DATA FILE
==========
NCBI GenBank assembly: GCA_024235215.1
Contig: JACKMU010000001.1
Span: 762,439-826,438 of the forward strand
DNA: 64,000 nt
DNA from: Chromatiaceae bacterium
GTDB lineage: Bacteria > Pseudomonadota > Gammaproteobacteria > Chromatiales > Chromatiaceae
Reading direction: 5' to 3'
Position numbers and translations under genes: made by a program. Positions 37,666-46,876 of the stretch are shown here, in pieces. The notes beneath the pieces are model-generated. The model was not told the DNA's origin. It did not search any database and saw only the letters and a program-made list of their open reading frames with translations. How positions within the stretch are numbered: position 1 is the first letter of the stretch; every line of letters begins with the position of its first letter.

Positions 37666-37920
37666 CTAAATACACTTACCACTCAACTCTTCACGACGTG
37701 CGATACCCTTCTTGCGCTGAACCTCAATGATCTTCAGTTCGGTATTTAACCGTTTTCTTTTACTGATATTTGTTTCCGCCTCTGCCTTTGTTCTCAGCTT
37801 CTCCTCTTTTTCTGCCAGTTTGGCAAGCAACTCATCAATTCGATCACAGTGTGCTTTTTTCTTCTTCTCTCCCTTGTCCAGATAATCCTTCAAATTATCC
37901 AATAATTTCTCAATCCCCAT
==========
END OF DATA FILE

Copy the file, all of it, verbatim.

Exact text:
NCBI GenBank assembly: GCA_024235215.1
Contig: JACKMU010000001.1
Span: 762,439-826,438 of the forward strand
DNA: 64,000 nt
DNA from: Chromatiaceae bacterium
GTDB lineage: Bacteria > Pseudomonadota > Gammaproteobacteria > Chromatiales > Chromatiaceae
Reading direction: 5' to 3'
Position numbers and translations under genes: made by a program. Positions 37,666-46,876 of the stretch are shown here, in pieces. The notes beneath the pieces are model-generated. The model was not told the DNA's origin. It did not search any database and saw only the letters and a program-made list of their open reading frames with translations. How positions within the stretch are numbered: position 1 is the first letter of the stretch; every line of letters begins with the position of its first letter.

Positions 37666-37920
37666 CTAAATACACTTACCACTCAACTCTTCACGACGTG
37701 CGATACCCTTCTTGCGCTGAACCTCAATGATCTTCAGTTCGGTATTTAACCGTTTTCTTTTACTGATATTTGTTTCCGCCTCTGCCTTTGTTCTCAGCTT
37801 CTCCTCTTTTTCTGCCAGTTTGGCAAGCAACTCATCAATTCGATCACAGTGTGCTTTTTTCTTCTTCTCTCCCTTGTCCAGATAATCCTTCAAATTATCC
37901 AATAATTTCTCAATCCCCAT